Sturgill is positive about Portsmouth


PORTSMOUTH — When Steve Sturgill, executive director of Scioto County Community Action received an invitation to be interviewed by CNN Money, on Tuesday he accepted. From the inception to the end, Sturgill chose to focus on the positive characteristics of the local area.

Sturgill whose office is located in the CAO building in downtown Portsmouth, said he received a request from Tammy Lubey, of CNN Money to be interviewed.

“I was in the office here and I got a phone call from Tammy Lubey, she is a senior writer for CNN in that particular category. She wanted to come to Portsmouth to talk about income and equality, and the loss of manufacturing, and those who have been left behind in Portsmouth’s economy,” Sturgill said. “So basically, what she was here for was to cover those topics with me and other people. She wanted folks that she could talk to, that I thought might fit that category. Basically, what she was looking for was young people who have never had the opportunity to establish a career and why that was the case. She wanted to talk about people who had been dislocated from their jobs and their opportunities of getting new jobs with comparable wages.”

He said Lubey desired to talk with Scioto Community Action and their contributions to the local community.

“And she wanted to discuss with me the agency, and what the agency has done and our contributions to making Scioto County a better place to live, specifically in regards to employment training and how we do with all of these issues in light of shrinking budgets and financial assistance from the government,” he said.

Other suggestions were given to Lubey, directing her to others to talk with in the area.

“I told her (Lubey) that there were other people in the community that she needed talk to, and touch base with,” he said. “I spent about 45 minutes here with them out front, on the corner talking about all of the issues. I think that her goal was to spend a little more time on income and equality. I ducked as much as I could the debate over the politics of the situation. I told her I would be more than happy to walk her through our situation as to what we are trying to do from a community standpoint, to do the right thing and to continue to make this a better place to live.”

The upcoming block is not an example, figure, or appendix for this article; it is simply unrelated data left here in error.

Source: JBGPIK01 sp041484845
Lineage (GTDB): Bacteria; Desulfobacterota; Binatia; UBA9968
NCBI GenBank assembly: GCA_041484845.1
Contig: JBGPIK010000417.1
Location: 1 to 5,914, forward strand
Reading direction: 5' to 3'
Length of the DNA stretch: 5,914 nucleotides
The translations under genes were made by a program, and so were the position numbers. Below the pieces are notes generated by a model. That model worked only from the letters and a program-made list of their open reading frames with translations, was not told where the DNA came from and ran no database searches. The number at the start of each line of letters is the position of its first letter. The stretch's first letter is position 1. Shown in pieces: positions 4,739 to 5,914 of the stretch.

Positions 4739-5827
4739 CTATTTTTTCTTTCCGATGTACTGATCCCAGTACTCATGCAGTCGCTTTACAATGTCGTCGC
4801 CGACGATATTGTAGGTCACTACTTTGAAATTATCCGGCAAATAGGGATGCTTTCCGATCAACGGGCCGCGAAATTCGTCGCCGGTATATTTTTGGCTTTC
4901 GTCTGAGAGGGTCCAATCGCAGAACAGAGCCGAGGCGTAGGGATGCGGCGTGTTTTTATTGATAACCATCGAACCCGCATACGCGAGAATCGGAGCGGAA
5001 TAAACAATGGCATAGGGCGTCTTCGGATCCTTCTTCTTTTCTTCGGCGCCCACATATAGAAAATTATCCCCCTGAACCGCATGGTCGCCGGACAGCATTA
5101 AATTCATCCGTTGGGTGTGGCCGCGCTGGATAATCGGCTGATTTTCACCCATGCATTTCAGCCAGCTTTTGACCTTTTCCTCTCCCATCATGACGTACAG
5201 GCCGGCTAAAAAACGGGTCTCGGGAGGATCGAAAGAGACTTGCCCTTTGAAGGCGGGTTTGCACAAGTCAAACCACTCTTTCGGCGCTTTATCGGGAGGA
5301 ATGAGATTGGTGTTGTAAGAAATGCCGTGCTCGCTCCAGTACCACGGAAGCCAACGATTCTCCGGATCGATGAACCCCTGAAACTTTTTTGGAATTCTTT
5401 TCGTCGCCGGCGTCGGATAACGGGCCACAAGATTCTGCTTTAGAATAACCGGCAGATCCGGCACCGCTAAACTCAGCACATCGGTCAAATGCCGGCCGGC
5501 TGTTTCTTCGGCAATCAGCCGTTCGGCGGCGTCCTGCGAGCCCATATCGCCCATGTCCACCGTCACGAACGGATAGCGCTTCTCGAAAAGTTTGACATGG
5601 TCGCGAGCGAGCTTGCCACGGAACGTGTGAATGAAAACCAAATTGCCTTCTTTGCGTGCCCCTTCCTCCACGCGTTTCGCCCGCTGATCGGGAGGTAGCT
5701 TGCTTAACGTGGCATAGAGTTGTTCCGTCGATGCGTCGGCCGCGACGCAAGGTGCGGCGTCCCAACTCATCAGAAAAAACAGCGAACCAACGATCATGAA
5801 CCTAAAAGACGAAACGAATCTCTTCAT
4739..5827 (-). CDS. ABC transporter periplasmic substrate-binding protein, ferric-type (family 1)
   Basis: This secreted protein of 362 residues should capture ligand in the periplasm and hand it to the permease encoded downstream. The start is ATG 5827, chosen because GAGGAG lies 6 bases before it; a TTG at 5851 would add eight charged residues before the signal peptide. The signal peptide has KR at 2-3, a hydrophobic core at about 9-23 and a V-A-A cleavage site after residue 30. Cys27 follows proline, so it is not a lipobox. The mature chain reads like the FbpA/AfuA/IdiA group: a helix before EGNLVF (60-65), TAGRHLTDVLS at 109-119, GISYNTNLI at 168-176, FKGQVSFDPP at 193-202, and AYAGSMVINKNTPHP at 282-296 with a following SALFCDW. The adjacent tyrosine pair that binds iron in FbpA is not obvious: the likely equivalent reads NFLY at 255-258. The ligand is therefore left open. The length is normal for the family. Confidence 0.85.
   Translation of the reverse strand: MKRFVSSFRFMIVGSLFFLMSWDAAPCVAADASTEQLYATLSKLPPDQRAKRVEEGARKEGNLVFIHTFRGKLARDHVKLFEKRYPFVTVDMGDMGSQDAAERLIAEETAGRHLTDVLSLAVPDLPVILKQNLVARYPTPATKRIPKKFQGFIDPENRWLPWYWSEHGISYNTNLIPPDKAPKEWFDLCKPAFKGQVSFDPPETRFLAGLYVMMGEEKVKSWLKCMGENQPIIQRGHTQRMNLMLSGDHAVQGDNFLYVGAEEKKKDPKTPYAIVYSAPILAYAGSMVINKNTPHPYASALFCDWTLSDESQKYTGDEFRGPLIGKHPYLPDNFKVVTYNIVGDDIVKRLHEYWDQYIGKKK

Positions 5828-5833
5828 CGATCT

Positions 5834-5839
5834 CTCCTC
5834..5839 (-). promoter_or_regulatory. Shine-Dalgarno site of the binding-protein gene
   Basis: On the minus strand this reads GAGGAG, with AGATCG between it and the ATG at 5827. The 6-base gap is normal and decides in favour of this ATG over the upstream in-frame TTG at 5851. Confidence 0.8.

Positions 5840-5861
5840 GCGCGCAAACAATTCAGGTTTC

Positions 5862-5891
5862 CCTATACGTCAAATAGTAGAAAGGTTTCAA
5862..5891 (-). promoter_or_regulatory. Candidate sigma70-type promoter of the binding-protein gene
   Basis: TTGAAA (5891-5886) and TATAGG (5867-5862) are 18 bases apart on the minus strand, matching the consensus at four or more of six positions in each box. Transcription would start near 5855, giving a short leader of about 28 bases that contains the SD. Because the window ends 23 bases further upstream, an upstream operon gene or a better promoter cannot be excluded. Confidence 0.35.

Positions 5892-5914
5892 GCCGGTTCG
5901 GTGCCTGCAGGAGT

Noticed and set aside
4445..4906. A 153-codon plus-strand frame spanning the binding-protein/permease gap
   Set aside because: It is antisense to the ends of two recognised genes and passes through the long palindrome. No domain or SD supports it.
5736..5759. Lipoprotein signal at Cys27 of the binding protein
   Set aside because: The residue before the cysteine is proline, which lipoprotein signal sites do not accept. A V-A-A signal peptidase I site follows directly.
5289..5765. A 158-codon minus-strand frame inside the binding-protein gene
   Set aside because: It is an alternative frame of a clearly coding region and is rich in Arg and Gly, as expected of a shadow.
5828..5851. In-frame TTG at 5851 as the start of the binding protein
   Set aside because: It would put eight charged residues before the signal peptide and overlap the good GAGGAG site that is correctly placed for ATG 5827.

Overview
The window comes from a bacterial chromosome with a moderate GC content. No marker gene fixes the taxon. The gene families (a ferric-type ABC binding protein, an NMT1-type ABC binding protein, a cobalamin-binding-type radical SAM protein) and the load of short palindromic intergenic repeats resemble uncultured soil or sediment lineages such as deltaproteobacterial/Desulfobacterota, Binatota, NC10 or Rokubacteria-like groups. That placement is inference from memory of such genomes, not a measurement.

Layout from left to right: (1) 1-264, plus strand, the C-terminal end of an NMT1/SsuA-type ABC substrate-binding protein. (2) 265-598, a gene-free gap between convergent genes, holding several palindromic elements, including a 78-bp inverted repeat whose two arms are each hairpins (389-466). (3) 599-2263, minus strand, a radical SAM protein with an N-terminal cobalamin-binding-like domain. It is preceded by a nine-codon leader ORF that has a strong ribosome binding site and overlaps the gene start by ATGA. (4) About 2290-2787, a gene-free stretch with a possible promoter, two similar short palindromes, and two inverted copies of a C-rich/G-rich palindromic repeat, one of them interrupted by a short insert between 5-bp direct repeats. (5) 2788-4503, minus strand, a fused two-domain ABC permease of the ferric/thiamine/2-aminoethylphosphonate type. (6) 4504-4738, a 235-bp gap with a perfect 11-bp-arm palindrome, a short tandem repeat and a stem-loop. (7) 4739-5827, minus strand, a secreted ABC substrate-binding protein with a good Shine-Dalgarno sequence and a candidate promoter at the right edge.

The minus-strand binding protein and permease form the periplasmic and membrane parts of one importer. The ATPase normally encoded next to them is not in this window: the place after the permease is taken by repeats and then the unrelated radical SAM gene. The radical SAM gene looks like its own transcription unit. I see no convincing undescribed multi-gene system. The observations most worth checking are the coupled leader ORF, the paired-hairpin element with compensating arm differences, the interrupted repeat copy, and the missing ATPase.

Discussing hope for the local area was at the top of Sturgill’s agenda.

“I talked about hope for this community. I’m glad there wasn’t any conversation about drugs and the impact on our community, although I told her that we have very similar issues to most other small communities throughout the country,” he said. “And I told her how difficult it was for us to overcome some of these issues, but we have done it, and will continue to do that.

He said local survival is contingent upon the situations are addressed.

“Our survival will depend on our local responsibility, and our abilities to address these situations,” he said. “Although it is nice that the Federal Government provides money on a preferred basis, there is not enough money to go around to every community who is looking for an opportunity for the Government, whether that be State or Federal, or local for that matter.”

During the course of the entire interview, Sturgill said he was determined to maintain a positive outlook for the Portsmouth area’s future.

“I would not venture away from a conversation of hope and success, and the possibility of potential in this community. I believe in it. I believe that most of the boards and commissions and people that I work with on a daily basis here believe in it, and I just happen to believe that we are moving in the right direction,” he said.

By Portia Williams

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Reach Portia Williams at 740-353-3101, ext. 1929, or on Twitter @PortiaWillPDT.

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